Last updated: 2 months ago
Jay Cook fell from an overpass and was run over by a car while running from police.
On August 14, 2007, 25-year-old Jay Cook left his apartment on North Fulton Avenue to get a money order. He was going to pay his rent. He could have walked the few blocks, but he was skittish – just a week earlier, he was robbed at gunpoint in this same alley. The robbers fired a gun. The bullet went through the bedroom window of Cook's 18-month-old daughter.
Jay was getting into his car, with a wad of cash when he saw two people in the alley. Jay took off. But the figures he saw weren't robbers, they were police. Accounts differ about whether or not they were in plain clothes or uniform. And Jay had had some brushes with the law in the past.
Later, police reported that Cook was holding his arm "tightly against his body" which to them, signaled that he was concealing a gun. After weaving through streets and alleys, Cook reached an overpass with a chain link fence. He squeezed through a narrow opening and clung to the fence. 70 feet below him was Route 40, which runs through West Baltimore.
Jay's fiance said the only thing she was told was that Jay "fit the description of a drug dealer that robbed somebody." Jay's father, John Gideon Cook III, says he and his wife went to the police station, but "couldn't even get an incident report. They kept on stalling me [saying] 'Well, we're still working on it. We haven't completed it yet.'"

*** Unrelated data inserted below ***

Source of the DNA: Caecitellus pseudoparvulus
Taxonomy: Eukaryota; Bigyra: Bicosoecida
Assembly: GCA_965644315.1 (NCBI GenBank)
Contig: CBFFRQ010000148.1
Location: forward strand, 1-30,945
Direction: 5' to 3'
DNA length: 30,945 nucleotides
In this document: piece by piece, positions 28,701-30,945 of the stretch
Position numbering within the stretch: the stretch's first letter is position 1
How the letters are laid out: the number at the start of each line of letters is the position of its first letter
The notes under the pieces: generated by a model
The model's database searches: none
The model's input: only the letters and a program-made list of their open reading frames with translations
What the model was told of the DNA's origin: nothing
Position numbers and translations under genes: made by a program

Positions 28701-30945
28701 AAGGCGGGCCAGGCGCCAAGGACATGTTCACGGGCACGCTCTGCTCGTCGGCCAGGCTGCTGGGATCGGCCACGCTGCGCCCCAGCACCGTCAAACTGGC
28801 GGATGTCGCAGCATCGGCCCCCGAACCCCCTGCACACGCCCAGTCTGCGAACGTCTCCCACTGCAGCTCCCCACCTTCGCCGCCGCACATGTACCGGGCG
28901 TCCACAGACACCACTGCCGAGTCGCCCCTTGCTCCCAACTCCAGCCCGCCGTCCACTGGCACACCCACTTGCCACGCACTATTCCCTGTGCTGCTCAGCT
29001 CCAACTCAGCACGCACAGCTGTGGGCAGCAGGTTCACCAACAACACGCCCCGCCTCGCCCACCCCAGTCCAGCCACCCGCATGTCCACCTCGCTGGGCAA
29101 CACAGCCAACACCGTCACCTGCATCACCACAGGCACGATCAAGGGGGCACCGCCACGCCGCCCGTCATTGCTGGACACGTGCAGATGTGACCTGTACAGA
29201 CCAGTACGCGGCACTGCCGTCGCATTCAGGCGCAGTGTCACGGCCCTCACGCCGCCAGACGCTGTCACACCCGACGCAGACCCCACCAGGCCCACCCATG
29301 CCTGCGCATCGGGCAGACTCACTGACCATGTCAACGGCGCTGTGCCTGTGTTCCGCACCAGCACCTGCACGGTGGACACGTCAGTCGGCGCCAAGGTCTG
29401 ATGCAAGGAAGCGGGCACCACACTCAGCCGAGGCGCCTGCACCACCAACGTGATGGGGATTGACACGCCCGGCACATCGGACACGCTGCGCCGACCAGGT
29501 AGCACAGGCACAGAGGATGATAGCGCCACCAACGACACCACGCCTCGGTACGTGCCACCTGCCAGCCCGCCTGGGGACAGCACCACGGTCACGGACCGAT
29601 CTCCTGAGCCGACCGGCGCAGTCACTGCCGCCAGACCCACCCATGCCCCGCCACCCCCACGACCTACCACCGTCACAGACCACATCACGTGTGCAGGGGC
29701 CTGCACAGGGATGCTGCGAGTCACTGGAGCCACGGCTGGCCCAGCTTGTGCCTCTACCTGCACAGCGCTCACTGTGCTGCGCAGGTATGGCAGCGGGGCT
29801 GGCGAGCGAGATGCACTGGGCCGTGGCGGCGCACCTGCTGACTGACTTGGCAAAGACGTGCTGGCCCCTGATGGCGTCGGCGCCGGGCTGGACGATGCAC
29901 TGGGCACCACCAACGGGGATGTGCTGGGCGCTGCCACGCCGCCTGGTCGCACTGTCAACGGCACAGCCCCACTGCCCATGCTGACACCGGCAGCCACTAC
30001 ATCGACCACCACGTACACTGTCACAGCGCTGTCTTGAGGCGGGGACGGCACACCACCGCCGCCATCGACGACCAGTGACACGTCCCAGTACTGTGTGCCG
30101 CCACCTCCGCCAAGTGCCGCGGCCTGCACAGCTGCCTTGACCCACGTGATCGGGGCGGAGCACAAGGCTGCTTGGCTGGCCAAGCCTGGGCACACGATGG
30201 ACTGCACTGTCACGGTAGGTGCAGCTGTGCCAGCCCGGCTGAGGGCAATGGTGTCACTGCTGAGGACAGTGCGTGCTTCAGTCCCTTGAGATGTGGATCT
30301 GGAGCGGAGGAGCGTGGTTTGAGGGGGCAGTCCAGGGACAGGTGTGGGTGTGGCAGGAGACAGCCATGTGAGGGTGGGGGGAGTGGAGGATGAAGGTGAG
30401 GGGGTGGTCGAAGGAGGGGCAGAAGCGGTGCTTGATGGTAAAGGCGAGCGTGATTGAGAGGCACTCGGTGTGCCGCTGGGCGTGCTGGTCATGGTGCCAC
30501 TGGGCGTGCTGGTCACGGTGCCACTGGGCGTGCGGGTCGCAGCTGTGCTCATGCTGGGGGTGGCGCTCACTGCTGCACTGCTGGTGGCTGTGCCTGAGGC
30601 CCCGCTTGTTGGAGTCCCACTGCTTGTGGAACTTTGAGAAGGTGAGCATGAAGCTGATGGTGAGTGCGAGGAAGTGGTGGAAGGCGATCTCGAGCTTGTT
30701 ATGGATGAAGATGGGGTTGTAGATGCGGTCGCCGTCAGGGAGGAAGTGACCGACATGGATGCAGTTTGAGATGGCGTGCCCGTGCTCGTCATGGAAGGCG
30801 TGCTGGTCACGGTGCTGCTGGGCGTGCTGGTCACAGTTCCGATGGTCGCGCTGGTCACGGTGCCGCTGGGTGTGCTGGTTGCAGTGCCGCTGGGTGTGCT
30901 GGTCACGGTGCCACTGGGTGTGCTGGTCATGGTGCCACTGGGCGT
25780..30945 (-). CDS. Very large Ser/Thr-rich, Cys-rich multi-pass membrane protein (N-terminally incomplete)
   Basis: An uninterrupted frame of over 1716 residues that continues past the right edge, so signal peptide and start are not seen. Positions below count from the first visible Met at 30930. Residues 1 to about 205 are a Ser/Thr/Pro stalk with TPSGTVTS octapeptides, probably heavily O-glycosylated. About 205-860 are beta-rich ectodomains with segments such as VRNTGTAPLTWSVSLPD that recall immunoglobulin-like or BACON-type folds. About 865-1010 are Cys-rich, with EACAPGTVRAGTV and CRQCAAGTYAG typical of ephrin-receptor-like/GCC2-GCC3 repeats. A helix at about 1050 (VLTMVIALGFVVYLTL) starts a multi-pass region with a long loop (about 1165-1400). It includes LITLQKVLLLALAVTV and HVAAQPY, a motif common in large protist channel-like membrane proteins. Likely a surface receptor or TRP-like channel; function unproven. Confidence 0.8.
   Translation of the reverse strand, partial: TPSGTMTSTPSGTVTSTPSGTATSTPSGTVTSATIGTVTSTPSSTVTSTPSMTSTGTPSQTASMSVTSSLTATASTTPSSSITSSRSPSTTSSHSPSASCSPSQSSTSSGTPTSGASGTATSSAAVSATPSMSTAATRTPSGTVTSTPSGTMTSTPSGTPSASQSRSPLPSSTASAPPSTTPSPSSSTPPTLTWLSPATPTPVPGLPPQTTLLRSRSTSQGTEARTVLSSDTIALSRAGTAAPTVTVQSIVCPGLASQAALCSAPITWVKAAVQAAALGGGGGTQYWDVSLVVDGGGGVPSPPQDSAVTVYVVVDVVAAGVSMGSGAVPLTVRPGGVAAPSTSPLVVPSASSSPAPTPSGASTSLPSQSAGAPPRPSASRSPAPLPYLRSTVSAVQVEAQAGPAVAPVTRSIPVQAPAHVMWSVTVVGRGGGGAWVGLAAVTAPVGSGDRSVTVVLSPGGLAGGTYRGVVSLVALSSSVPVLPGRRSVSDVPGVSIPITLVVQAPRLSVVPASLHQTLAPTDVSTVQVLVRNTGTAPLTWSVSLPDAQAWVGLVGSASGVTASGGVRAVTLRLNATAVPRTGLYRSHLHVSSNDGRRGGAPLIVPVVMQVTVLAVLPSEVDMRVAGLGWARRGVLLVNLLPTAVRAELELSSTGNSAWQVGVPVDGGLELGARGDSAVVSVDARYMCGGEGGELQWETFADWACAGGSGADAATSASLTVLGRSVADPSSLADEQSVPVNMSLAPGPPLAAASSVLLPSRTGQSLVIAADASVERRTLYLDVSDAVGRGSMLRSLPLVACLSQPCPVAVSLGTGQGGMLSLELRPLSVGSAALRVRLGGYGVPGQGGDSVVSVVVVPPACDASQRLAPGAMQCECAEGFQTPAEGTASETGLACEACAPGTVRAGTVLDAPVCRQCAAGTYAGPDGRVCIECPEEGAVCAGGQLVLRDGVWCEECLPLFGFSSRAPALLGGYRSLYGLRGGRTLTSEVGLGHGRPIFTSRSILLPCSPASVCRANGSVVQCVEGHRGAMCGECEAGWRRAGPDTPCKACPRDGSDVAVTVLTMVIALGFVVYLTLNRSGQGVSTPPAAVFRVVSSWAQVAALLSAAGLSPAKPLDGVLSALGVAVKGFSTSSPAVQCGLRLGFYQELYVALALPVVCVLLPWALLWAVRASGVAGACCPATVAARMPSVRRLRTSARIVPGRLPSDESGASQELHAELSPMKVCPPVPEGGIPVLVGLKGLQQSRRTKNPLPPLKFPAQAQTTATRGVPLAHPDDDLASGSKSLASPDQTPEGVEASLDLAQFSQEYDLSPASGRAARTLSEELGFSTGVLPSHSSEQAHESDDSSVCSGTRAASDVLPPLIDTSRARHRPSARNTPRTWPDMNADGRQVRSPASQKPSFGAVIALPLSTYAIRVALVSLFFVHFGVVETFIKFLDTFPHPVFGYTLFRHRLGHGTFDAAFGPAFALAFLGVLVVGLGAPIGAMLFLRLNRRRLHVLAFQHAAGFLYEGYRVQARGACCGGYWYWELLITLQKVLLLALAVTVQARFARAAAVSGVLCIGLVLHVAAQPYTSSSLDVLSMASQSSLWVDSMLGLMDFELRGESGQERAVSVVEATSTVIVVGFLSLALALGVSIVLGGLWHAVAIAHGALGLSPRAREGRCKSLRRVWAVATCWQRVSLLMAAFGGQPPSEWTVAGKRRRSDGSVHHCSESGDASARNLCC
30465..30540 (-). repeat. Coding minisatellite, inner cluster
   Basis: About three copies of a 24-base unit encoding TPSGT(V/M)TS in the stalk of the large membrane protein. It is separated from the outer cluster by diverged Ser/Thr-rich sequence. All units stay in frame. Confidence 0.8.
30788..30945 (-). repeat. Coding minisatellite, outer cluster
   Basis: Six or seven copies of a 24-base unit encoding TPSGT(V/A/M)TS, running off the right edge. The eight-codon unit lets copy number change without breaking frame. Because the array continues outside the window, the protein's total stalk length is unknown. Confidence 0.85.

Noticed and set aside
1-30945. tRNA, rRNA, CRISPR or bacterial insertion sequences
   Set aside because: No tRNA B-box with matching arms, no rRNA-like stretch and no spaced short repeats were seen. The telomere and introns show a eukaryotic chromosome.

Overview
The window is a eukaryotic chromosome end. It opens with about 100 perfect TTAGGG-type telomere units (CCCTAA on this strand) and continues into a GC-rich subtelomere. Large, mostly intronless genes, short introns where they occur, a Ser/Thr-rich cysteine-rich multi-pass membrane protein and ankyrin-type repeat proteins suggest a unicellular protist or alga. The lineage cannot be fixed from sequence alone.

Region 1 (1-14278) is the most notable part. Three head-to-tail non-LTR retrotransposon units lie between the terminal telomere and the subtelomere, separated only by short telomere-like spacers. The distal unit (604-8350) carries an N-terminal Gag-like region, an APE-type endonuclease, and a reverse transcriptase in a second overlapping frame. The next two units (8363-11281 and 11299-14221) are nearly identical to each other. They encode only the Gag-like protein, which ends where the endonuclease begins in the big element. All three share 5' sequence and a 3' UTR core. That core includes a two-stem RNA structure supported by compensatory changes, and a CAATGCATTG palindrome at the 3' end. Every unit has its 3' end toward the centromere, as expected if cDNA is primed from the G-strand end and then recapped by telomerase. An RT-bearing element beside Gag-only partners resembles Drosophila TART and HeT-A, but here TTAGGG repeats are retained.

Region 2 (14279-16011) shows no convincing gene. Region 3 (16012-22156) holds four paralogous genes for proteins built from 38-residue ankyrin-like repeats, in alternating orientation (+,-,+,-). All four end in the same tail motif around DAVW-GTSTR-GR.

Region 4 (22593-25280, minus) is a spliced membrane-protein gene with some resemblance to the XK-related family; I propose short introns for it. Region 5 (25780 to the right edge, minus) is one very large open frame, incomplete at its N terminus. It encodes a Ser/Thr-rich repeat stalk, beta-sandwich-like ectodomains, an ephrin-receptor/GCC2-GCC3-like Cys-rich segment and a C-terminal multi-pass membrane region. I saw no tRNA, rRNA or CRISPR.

Officer Hayward Bradley, an African American, testified that he heard the radio dispatch and arrived to see Jay hanging from the ledge of the overpass. He said he tried to rescue Jay.
"I cut my shirt, my pants, getting over the fence. I got over and saw him," Bradley said. "His face was looking up at me. I said 'Hold on, man, I'm coming for you. Just hold on. I reached out to grab him...he fell."
Bradley said that he watched Jay fall. He said he saw the car that ran over him. Bradley wiped away tears in his testimony. He said he was upset after witnessing Jay's death. He described what another officer said to him.
He said 'you need to calm down. I don't know why you worry. It's just one less drug dealer we got to worry, one less piece of shit.'
That's not all the officer said. The Cook family's attorney asked Bradley about an earlier statement he’d made, “Did an officer say "It’s just one less nigger we have to deal with?" Bradley testified that an officer did say that as well.